I need to solve this:


So, first I solve the integral for $(0,x)$, only need to evaluate in $x$:


Then I solve the derivative:



Is this the end?

  • 2
    $\begingroup$ You're making exactly the usual mistake that one makes if one is not sharply attentive. "First I solve the integral". That's not the best way, and sometimes that's exactly what prevents you from getting the problem done. (Also, you don't "solve" the integral; you evaluate it. You solve problems or solve equations; you evaluate expressions. This is an expression, not an equation. You seek a value not a solution. Except this time, you don't. $\endgroup$ Commented Aug 16, 2013 at 2:58

5 Answers 5


I think you're being asked to know the following fact. Let $f$ be any reasonably nice function — smooth is plenty good enough. Then

$$ \frac{\mathrm d}{\mathrm d x} \int_0^x f(t)\,\mathrm d t = f(x). $$

The proof is as follows. The left hand side asks:

Question: How much does $\int_0^x f$ change when you change $x$ to $x + \mathrm d x$?

Here $\mathrm d x$ is some very small amount, meaning the question is approximate, and you should ignore numbers that are much smaller than $\mathrm d x$.

Well, $\int_0^{x + \mathrm dx} = \int_0^x + \int_x^{x + \mathrm d x}$, so the answer is clearly:

Answer 1: $\int_0^x f$ changes by $\int_x^{x + \mathrm d x}f$.

But this isn't that useful. How much is $\int_x^{x + \mathrm d x}f$? Well, it's the area under a curve, from $x$ to $x+\mathrm{d}x$. So the width of the region whose area we're asking for is $\mathrm d x$. The height is roughly $f(x)$. The left-hand height is exactly $f(x)$. The right-hand height is $f(x+\mathrm d x) \approx f(x) + f'(x)\,\mathrm d x$. In any case, the point is that if $f$ is smooth, say, then the height of the curve doesn't vary that much over the interval $[x,x+\mathrm d x]$, and in particular varies by something much less than $1$. Which means we can approximate the area as $(\text{width}) \times (\text{height}) + $ an error which is $(\text{width}) \times (\text{something much less than 1})$. Evaluating gives an area which is $f(x)\,\mathrm d x + (\text{something much less than $\mathrm d x$})$.

Ok, so now we can update our answer:

Answer 2: $\int_0^x f$ changes by $f(x)\,\mathrm d x + (\text{something much smaller than $\mathrm d x$})$.

Dividing through by $\mathrm d x$ and ignoring the error in the estimate, which is very small (meaning it goes to $0$ as $\mathrm d x \to 0$) gives the original displayed formula.

Applying the displayed formula to your question gives:

$$ \frac{\mathrm d}{\mathrm d x} \int_0^x \sqrt{t^2 + 1}\,\mathrm d t = \sqrt{x^2 + 1} $$

This is justified because the function $f(x) = \sqrt{t^2+1}$ is smooth. There are functions that do not satisfy the displayed formula — you will find some if you think about discontinuous functions — but they are unlikely to come up in your homework.


Let $f(t)=\sqrt{t^2+1}$. Usually, to find $\int_0^x f(t)\,dt$ we would go through the following steps:

(i) Find a function $F(t)$ such that $F'(t)=f(t)$. So we would find an indefinite integral (antiderivative) of $f(t)$.

(ii) Then $\int_0^x f(t0\,dt=F(x)-F(0)$.

We are asked to find the derivative of $F(x)-F(0)$. This is $f(x)$. In our case $f(x)=\sqrt{x^2+1}$. We had to do almost no work to find the answer!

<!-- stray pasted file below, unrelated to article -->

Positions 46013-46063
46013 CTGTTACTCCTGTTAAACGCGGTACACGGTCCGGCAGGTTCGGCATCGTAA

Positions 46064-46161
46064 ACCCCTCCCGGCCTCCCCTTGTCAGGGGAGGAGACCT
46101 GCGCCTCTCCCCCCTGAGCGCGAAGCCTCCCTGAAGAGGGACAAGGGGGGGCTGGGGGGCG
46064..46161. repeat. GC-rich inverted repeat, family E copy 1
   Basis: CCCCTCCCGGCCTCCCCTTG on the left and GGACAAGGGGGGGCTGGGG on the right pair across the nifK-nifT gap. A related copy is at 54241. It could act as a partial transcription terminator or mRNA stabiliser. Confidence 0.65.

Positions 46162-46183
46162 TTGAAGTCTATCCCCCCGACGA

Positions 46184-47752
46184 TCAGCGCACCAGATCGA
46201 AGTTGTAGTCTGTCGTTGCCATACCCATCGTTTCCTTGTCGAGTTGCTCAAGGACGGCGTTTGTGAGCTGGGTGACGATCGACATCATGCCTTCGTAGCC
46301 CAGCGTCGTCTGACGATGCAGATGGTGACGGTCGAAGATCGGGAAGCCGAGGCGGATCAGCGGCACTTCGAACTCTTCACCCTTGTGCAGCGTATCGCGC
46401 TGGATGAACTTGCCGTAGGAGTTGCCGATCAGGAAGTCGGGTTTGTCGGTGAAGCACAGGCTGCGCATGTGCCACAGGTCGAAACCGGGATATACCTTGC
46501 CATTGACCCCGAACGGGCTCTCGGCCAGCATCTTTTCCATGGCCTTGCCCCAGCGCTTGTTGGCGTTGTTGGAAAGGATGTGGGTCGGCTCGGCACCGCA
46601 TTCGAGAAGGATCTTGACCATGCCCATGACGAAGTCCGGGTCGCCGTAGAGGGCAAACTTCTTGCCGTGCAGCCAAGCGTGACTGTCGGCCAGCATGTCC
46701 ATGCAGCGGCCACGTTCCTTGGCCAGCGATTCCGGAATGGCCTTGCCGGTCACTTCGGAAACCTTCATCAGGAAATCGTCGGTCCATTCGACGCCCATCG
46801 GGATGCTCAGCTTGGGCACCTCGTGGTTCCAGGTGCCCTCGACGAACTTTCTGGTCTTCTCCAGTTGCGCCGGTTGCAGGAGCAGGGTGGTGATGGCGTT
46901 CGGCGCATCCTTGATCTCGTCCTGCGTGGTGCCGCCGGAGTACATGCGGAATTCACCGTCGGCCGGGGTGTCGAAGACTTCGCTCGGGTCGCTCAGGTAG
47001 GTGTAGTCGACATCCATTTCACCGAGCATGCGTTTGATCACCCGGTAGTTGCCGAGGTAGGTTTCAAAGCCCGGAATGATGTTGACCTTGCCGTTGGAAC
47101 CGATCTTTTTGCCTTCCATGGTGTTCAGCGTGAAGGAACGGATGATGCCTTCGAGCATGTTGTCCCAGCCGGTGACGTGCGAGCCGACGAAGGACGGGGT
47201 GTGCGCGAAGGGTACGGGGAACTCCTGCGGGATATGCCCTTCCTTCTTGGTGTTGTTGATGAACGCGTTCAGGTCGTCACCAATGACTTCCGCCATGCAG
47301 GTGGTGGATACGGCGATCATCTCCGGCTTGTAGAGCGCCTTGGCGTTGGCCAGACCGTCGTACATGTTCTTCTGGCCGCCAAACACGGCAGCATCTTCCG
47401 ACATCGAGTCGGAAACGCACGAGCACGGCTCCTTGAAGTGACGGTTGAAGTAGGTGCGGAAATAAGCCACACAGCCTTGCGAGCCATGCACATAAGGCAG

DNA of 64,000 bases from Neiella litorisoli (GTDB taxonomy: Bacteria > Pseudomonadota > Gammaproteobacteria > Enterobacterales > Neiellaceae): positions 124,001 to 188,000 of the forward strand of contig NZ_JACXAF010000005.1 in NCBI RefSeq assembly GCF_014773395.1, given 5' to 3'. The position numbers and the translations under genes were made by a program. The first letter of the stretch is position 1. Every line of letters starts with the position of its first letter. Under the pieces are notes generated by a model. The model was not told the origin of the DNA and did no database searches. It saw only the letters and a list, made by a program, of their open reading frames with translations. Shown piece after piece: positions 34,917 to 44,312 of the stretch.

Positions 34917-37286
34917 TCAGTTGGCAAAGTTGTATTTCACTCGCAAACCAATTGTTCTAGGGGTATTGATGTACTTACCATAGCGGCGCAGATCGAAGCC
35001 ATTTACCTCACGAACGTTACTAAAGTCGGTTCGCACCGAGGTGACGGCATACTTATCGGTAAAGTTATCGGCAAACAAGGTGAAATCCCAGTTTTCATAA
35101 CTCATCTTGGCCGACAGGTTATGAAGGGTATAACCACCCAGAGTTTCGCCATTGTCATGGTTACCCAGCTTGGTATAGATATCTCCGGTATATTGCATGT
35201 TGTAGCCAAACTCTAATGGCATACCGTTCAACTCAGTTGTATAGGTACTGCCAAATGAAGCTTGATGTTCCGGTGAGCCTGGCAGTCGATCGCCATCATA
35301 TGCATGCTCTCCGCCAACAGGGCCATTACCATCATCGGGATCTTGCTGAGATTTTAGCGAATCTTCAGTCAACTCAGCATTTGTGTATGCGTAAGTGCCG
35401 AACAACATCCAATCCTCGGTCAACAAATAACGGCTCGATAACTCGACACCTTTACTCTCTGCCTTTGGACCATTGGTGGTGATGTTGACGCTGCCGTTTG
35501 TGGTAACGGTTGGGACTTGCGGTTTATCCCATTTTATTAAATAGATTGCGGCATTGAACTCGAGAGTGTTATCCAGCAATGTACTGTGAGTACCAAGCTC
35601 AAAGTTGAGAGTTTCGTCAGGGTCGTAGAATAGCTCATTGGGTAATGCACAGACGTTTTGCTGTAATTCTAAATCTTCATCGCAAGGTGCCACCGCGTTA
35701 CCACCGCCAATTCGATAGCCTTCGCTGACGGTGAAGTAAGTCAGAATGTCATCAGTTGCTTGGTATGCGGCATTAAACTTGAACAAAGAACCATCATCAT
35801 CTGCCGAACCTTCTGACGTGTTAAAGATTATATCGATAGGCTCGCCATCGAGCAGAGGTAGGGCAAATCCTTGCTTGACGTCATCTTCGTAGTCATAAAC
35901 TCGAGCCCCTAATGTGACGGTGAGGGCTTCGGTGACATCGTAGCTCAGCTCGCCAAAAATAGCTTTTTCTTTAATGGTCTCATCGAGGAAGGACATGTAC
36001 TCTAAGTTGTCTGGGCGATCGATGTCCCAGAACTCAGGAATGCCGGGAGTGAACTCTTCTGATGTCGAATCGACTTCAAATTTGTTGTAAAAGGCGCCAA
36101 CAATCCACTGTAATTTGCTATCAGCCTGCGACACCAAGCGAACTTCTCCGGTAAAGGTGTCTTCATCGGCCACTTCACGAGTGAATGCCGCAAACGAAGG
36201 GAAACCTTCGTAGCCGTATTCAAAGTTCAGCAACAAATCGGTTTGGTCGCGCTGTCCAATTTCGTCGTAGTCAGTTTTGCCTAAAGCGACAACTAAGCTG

A more carefully stated version of the result is called the Fundamental Theorem of Calculus.

If $f$ is a continuous function, and $F(x)=\int_a^x f(t)\,dt$, then $F'(x)=f(x)$.

Remark: The proposed solution has problems. In principle, we could (in this case) first find $\int_0^x \sqrt{t^2+1}\,dt$, and then differentiate with respect to $x$. However, that would be much harder than the method that used the Fundamental Theorem.

It looks as if that's what you attempted. However, $\frac{x\sqrt{x^2}}{2}\,dt$ bears no relationship to $\int_0^x\sqrt{t^2+1}\,dt$. Even the shape is wrong. After we have finished integrating, there should not be a $dt$ in the answer.

  • $\begingroup$ In the first line $f(f)$ should be $f(t)$. I can't make one-character edits. $\endgroup$ Commented Aug 16, 2013 at 5:33
  • $\begingroup$ @in_wolfram_we_trust: Thank you for telling me about $f(f)$. Fixed! $\endgroup$ Commented Aug 16, 2013 at 5:36

You need to use the fact that $${d\over dx}\int_a^x f(t)\, dt = f(x),$$ for any constant $a$.


You have some issues with the calculation of your antiderivatives. The correct antiderivative is $$ \int_0^x\sqrt{t^2+1}\,dt=\frac12\,\left(t\,\sqrt{x^2+1}+\mbox{arcsinh}(x)\right). $$ You can go an differentiate that if you want. But the point of the question is that it is a straightforward application of the Fundamental Theorem of Calculus: $$ \frac{d}{dx}\,\int_0^x\sqrt{t^2+1}\,dt=\sqrt{x^2+1}. $$

  • $\begingroup$ Ooh, pain. A direct appeal to the fundamental theorem is WAY simpler. $\endgroup$ Commented Aug 16, 2013 at 0:33

This is an application of the Fundamental Theorem of Calculus, which states that if $f$ is a continuous function on an open interval $I$, and $a$ is a point in $I$, then if $F$ is defined to be $F(x) = \int\limits_{a}^{x} f(t)\,dt$, then $\frac{d}{dx} F(x) = f(x)$ for all $x \in I$.

As $f(t) = \sqrt{t^2 + 1}$ is continuous on the open interval $I = (-\infty, \infty)$, taking the point $0$ in $I$ to be $a$ gives that for $F(x) = \int\limits_{0}^{x} f(t)\,dt$, $\frac{d}{dx} F(x) = f(x)$, so

$$\frac{d}{dx} \int\limits_{0}^{x} \sqrt{t^2 + 1}\,dt = \sqrt{x^2 + 1}.$$


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